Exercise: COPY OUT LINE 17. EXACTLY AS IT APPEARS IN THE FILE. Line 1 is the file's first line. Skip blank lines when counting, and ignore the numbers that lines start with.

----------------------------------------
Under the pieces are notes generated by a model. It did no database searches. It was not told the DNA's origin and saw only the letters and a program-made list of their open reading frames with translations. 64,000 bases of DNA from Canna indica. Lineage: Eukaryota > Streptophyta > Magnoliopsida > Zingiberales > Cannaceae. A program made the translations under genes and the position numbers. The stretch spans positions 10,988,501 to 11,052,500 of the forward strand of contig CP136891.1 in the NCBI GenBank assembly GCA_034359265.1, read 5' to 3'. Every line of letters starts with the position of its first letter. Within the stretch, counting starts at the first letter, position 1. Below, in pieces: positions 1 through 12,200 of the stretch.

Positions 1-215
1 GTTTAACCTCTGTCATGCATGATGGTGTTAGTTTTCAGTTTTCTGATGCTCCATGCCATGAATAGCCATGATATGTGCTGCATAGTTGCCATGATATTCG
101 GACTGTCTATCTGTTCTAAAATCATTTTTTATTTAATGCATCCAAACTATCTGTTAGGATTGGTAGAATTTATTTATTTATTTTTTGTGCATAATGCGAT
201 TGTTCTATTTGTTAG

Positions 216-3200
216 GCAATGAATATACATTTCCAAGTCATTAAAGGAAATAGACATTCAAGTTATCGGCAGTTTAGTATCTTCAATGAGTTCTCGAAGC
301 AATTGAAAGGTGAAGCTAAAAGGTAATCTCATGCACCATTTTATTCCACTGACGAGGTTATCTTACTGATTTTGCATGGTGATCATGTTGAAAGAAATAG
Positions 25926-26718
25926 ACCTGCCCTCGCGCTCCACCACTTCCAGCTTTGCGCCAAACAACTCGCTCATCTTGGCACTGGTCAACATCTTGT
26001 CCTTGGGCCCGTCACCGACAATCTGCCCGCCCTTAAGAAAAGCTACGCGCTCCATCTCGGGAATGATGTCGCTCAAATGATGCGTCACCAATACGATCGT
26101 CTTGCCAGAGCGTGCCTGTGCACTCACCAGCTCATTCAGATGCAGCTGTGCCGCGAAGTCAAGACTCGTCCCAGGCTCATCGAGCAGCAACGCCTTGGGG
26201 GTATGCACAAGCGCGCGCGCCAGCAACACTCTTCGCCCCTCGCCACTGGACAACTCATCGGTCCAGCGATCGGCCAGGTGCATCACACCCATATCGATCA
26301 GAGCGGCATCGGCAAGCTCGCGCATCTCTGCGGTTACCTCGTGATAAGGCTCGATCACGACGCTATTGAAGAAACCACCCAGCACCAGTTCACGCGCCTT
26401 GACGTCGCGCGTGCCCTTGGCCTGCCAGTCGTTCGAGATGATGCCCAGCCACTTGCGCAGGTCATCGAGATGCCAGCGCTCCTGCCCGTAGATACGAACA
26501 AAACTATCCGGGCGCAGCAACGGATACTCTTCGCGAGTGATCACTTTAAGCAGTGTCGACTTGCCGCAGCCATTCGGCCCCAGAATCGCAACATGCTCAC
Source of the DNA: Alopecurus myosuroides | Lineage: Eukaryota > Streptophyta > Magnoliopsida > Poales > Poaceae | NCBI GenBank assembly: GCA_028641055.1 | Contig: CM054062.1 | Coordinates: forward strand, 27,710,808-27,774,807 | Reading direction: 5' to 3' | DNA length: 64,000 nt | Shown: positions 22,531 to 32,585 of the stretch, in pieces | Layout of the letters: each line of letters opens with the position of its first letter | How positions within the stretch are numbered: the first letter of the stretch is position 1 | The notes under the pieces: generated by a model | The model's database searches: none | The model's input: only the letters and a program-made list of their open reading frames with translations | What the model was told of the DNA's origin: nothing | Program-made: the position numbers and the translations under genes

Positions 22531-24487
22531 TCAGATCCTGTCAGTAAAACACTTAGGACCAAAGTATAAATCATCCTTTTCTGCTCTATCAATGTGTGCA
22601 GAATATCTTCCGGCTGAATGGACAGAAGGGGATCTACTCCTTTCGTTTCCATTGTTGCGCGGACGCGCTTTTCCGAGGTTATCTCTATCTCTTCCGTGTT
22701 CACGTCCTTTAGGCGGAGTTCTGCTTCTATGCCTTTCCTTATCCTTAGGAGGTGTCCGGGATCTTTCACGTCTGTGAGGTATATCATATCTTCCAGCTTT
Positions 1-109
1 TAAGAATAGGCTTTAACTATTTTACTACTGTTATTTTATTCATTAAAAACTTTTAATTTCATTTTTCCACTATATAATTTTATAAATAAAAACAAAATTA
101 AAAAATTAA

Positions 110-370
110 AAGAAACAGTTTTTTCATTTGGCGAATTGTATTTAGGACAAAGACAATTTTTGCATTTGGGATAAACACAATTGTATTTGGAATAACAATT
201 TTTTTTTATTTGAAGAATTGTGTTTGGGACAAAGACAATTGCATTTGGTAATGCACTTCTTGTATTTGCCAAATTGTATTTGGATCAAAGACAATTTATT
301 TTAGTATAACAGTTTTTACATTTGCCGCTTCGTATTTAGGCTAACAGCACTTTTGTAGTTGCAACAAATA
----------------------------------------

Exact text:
Source of the DNA: Alopecurus myosuroides | Lineage: Eukaryota > Streptophyta > Magnoliopsida > Poales > Poaceae | NCBI GenBank assembly: GCA_028641055.1 | Contig: CM054062.1 | Coordinates: forward strand, 27,710,808-27,774,807 | Reading direction: 5' to 3' | DNA length: 64,000 nt | Shown: positions 22,531 to 32,585 of the stretch, in pieces | Layout of the letters: each line of letters opens with the position of its first letter | How positions within the stretch are numbered: the first letter of the stretch is position 1 | The notes under the pieces: generated by a model | The model's database searches: none | The model's input: only the letters and a program-made list of their open reading frames with translations | What the model was told of the DNA's origin: nothing | Program-made: the position numbers and the translations under genes